Boko Haram seeks to overthrow the current Nigerian government and establish an Islamic state governed by the strictest interpretation of Sharia (Islamic) law. The group also desires the forced conversion, expulsion or death of all Christians currently residing in the nation.
U.S. and European officials suspect that the terror group may have links to al-Qaida in the Islamic Maghreb, an offshoot of the main al-Qaida organization based in Afghanistan.
Somalia: Al-Shabaab, an Islamic-based terrorist-insurgent group, has as its primary and immediate goal to seize control of Somalia with an eventual long-term goal of turning the entire East Africa region into an Islamist state ruled under the strictest interpretation of Sharia Law. Al-Shabaab has long targeted Christians and has issued public statements in which it has repeatedly threatened to eradicate Christianity in the Somali state.
Somalia is 99% Muslim and one percent Christian. The hundreds of Somalis who comprise that one percent are “secret believers” that attend church services in house churches.
The year of 2012 saw al-Shabaab make the tactical decision to move beyond Somalia’s borders and target Christians on a regional level.
In a bid to terrorize Christians in neighboring nations, al-Shabaab has spent the past months launching waves of suicide bombing attacks against churches in Kenya while also targeting Ethiopia.
In a rather chilling and deeply perverted twist on the age-old jihadist tactic of suicide bombing, the terror group has been employing young men who are recent converts from Christianity to Islam to stage the deadly attacks on Kenya’s churches.
In a statement to BosNewsLife on this latest and dreadful phenomenon, Rev. Wellington Mutiso, head of the Evangelical Alliance in Kenya had this to say:
It is the recent converts who (are) being used to bomb churches. It is not members of the Somali, Boran, or Swahili communities, which have many Muslims, but the other tribes which have been known to follow Christianity …
Rev. David Gathanju, head of the Presbyterian Church of East Africa, was quoted as saying:
We are now meeting frequently to discuss ways of handling the trend.
He went on to say:
We feel those who are attacking us are ‘our own’ who have recently converted. That’s why it is difficult for the security to identify them.
The terror group is also suspected in an attack this past September on Kenya’s Polycarp Church. In that attack, two masked men tossed a grenade into a church courtyard killing two children and seriously wounding two others.
Further compounding security concerns for Christians in Somalia and its neighboring nations is a communiqué released this past Thursday by al-Qaida leader Dr. Ayman al-Zawahiri to al-Shabaab.
Ayman al-Zawahiri  leader of al-Qaida  in a propaganda video produced by the terrorist organization.
Ayman al-Zawahiri, leader of al-Qaida, in a propaganda video produced by the terrorist organization.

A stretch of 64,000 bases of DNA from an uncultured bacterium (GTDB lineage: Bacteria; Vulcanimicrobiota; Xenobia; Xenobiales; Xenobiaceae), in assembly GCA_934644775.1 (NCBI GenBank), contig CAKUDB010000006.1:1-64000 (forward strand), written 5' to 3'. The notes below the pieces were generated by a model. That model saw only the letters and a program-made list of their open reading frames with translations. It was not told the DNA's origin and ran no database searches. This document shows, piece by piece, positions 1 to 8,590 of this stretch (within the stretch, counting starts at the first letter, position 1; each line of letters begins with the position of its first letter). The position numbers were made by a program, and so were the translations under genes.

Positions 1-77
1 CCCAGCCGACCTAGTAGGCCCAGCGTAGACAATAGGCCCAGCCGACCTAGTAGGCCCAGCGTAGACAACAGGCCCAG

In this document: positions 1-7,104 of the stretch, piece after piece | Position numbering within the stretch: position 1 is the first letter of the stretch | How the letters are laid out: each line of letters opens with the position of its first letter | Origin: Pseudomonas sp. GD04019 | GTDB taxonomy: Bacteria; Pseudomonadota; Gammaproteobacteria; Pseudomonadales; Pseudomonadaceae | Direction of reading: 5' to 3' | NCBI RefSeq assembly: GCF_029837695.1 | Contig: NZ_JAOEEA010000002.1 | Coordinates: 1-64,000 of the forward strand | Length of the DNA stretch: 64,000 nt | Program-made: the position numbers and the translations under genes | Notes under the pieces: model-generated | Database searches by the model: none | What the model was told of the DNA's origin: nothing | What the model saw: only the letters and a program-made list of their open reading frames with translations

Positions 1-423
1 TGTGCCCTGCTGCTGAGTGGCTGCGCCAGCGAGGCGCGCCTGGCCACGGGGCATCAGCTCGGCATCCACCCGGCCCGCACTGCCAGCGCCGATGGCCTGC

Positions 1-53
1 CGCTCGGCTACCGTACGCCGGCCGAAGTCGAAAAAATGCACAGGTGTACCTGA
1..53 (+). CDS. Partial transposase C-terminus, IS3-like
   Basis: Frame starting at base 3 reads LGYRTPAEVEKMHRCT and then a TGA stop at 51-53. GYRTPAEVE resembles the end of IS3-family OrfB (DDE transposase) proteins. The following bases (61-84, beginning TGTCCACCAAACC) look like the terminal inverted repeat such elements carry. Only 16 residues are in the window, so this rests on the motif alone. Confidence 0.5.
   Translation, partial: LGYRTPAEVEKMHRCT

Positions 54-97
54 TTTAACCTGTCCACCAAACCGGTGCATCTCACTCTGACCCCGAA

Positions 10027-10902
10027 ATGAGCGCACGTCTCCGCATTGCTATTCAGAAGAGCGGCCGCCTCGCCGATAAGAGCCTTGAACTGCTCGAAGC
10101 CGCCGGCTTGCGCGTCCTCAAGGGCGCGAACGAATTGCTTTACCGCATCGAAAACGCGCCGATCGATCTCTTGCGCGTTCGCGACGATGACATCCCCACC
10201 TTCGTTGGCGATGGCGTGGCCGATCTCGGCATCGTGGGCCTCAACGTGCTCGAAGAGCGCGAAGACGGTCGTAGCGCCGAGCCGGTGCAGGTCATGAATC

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International Christian Concern has expressed worry over the message in which terror kingpin al-Zawahiri encourages al-Shabaab to increase the lethality of its attacks through the use of truck bombings against both military and civilian targets in Somalia and throughout the East Africa region.
Boko Haram has already used car and truck bombs to devastatingly lethal effects in its attacks on the Christian community in Nigeria.
Syria: the threat of persecution against Christians has loomed large amidst the backdrop of the ongoing civil war between the regime forces of president Bashar al-Assad and anti-government rebels.
The current conflict has left that nation’s Christian population trapped in the middle, on the run and paralyzed with fear.
The Christians of Syria have remained largely neutral in the conflict, refusing to support either the Assad regime or the rebels. Thousands of Christians have spent the past several months moving from city to city, seeking safe havens form the fighting.
However, their neutral stance in the conflict has not kept them from harm.
The rebels, whose leadership and ranks are largely comprised of Islamists, have occasionally set their sights on one of their long-time favorite targets - Christians.
Aidan Clay, the Middle East Regional Manager for International Christian Concern told World Net Daily,
“[Christians] vividly remember what happened in Homs earlier this year when most of the Christian community fled the city, often by force. A similar story is beginning to unfold in Aleppo where there have been several bombings in Christian-majority neighborhoods, a few Christian kidnappings and an Armenian church that was reportedly set on fire by rebels on Monday.”
Clay also states that fears of abuse and persecution by Islamists have led Christians to flee en masse from Aleppo and any other Syrian cities where rebels have successfully seized control from government forces.